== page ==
Flamenco was initiated in Utrera in 1850. The most famous ambassador of the Utrra style is Tomas de Perrate, born in 1964 in a famous lineage. Other famous local flamenco musicians are the sisters Fernanda de Utrera (1927-2009) and Bernarda de Utrera (1923-2006), and their half-sister Pepe de Utrera (1926-2009), Curro de Utrera (1927-2015) and Gaspar de Utrera (1932-2008), Enrique Montoya (1928-1993) and his son, Tate Montoya (b. 1948).
The Potaje Gitano is the oldest flamenco festival in Spain. The "Gipsy Supper" was first organized on 15 May 1957 by the Brotherhood of the Gypsies of Utrera; among the 60 guests sat Gaspar de Utrera and José el de la Aurora, the father of Fernanda and Bernarda de Utrera, who all enjoyed "a bean soup with a lot of garlic". Since then, the supper has turned into a big festival dedicated every year to a celebrity (for instance, Cristina Hoyos, in 2002.)

Ivan Sache, 30 May 2014


Symbols of Utrera

The flag of Utrera (photo, photo) is horizontally divided yellow-red-white-red-yellow (2:1:4:1:2).
The flag was selected in a public contest organized in 1986 by the municipality. The use of the red, yellow and white colours was mandatory, based on a book of accounts dated c. 1500, which prescribes the purchase of cloth of those colours to produce the banner of the town.
[Símbolos de Sevilla website]

The flag is also used with the municipal coat of arms, either centered (flag hoisted over the castle; photo, photo), or skewed to the hoist (flag officially offered to citizens of Utrera; photo).

The coat of arms of Utrera is "Per fess, 1a. Azure an olive tree and a grapevine fructed orled by the writing 'Da vino Baco, da aceite Palas' [O Bacchus, Give Us Wine, O Pallas, Give us Oil], 1b. Azure a tower or ensigned by a woman crowned or holding dexter a branch of laurel sinister a scepter, 3. Azure a pine and a bunch of wheat plants orled by the writing 'Da trigo Ceres, da maderas Cibelea' [O Ceres, Give Us Wheat, O Cybele, Give Us Wood], 2. Azure a horse and a bull passant tied by a rope issuant from the base of the castle on a base vert charged with a two-arched bridge over a brook proper. A bordure or inscribed with 'Rica en vacas, ovejas, caballos; generosa en granos; en aceite, fértil; en vino fecunda; criadora de frutas, de sal; en pinos soberbia; solo con tus bienes opulenta' [Rich in Cows, Sheep and Horses; Profuse in Grain; Fertile in Oil; Fecund in Wine; Supplier of Fruit and Salt; Proud of its Pines; Solely with Opulent Resources]. The shield placed over a cartouche or with lambresquins and surmounted by a Royal crown open."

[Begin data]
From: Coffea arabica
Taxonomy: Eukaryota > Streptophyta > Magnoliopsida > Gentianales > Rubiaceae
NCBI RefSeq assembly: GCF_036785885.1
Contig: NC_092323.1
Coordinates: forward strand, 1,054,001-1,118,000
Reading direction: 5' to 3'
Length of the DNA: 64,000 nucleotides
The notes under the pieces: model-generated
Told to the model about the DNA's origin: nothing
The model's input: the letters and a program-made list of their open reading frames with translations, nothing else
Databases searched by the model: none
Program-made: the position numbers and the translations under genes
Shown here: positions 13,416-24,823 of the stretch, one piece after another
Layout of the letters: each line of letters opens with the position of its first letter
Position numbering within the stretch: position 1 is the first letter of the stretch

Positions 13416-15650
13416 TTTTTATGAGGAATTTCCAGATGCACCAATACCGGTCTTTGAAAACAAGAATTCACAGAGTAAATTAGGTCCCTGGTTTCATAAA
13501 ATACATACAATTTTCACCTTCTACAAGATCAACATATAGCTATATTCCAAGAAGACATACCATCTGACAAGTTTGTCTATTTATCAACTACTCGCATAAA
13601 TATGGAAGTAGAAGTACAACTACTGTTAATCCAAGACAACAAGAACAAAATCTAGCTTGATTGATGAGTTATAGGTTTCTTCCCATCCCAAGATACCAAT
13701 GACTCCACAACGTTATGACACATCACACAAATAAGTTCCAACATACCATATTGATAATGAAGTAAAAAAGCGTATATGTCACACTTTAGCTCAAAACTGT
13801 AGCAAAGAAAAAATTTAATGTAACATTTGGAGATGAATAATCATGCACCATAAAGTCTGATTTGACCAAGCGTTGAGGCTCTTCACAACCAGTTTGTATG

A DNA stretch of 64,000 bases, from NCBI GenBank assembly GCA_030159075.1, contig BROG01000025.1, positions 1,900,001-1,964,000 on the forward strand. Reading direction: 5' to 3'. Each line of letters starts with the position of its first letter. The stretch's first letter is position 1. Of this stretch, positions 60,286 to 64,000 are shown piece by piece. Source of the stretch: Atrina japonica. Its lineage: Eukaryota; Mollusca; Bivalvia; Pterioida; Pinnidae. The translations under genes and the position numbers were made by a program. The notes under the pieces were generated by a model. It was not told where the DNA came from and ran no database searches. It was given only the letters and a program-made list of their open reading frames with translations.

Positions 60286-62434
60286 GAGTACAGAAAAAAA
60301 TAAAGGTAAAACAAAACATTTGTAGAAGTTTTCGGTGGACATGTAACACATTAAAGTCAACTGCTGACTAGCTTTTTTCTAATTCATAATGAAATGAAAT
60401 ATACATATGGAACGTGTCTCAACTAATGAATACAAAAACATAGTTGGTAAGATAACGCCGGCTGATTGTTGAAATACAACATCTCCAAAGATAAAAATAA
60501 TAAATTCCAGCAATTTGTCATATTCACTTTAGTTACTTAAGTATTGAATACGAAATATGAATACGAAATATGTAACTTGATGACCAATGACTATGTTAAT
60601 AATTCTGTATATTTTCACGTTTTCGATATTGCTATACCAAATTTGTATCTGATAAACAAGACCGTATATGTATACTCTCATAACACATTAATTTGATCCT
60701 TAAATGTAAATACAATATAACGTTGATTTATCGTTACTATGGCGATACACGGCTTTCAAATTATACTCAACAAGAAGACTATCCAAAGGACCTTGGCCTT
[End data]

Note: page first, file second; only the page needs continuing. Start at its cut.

[Símbolos de Sevilla website]

The local erudite Román Meléndez described in 1730 (Epílogo de Utrera, sus grandezas y hazañas gloriosas de sus hijos, 1. II) the shield as follows [Wikipedia]: